Clouds of Witness

Clouds of Witness by Dorothy Sayers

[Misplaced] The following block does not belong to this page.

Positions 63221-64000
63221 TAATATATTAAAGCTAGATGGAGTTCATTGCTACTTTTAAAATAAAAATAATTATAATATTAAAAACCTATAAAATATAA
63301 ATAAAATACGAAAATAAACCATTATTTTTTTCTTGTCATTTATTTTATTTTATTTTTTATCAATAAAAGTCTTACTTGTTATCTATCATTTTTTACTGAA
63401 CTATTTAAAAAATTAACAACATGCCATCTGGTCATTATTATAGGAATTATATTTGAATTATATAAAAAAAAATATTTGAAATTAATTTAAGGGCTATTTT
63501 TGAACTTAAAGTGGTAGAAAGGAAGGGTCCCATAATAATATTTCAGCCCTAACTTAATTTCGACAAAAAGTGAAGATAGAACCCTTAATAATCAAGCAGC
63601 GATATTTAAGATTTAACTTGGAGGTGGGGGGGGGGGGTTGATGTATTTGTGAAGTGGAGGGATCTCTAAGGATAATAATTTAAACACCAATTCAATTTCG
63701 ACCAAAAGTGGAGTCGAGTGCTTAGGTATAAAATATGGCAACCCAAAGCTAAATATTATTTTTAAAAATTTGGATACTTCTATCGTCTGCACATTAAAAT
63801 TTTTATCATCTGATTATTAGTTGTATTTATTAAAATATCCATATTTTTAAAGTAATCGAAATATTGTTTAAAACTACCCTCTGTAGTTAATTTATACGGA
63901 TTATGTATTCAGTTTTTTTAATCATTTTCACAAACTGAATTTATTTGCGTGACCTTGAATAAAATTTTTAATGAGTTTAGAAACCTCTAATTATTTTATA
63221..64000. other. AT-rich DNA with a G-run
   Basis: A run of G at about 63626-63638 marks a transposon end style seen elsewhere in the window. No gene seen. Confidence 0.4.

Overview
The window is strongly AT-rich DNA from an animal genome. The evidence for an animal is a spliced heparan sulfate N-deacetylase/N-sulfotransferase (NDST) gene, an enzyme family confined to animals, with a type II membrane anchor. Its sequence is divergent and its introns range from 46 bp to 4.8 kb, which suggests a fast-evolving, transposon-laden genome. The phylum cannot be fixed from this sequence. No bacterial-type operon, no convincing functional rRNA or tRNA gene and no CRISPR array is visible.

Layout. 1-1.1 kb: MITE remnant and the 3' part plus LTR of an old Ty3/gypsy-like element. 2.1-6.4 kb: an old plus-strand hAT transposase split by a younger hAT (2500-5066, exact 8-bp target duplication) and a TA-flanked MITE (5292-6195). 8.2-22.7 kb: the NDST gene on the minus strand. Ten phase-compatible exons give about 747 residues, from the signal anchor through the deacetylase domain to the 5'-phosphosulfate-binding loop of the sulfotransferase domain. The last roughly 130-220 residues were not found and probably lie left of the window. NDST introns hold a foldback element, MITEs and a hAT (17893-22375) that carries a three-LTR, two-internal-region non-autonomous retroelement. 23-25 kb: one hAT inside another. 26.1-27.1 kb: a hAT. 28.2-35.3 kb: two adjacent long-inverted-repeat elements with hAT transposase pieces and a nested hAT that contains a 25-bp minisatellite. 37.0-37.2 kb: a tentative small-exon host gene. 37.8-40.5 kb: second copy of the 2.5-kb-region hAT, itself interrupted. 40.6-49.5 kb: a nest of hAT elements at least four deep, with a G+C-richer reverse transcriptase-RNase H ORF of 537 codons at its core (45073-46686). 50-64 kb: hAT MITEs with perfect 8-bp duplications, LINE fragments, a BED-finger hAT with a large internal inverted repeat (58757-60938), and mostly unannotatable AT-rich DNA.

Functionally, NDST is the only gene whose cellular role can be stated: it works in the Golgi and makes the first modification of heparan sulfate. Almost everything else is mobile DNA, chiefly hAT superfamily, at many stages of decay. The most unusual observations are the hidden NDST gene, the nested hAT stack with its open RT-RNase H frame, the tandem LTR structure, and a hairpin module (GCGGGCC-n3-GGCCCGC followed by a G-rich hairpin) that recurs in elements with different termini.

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This is the second Lord Peter Wimsey mystery and I enjoyed it more than the first because the ending seemed less convoluted. Instead of a cackling villain, this story had a series of coincidences and secrets among a surprisingly passionate noble family. In this story, Lord Peter has to clear his brother of murder charges when his sister’s fiancé turns up dead outside their hunting lodge. The mystery’s solution requires uncovering 3 doomed love affairs, involving a Viennese courtesan, an abused country wife, and a fiery socialist. The fun British wit and sentence-level flourishes are my favorite parts. My favorite line was when Lord Peter’s mother, the dowager duchess, exposes a lie, and her son congratulates her. She says, “My dear child, you can give it a long name if you like, but I’m an old-fashioned woman and I call it mother-wit, and it’s so rare for a man to have it that if he does you write a book about him and call him Sherlock Holmes.” Of course, I imagined Maggie Smith as the dowager duchess. The setting for these books is 1923, so it’s like playing murder mystery dinner theater at Downton Abbey.

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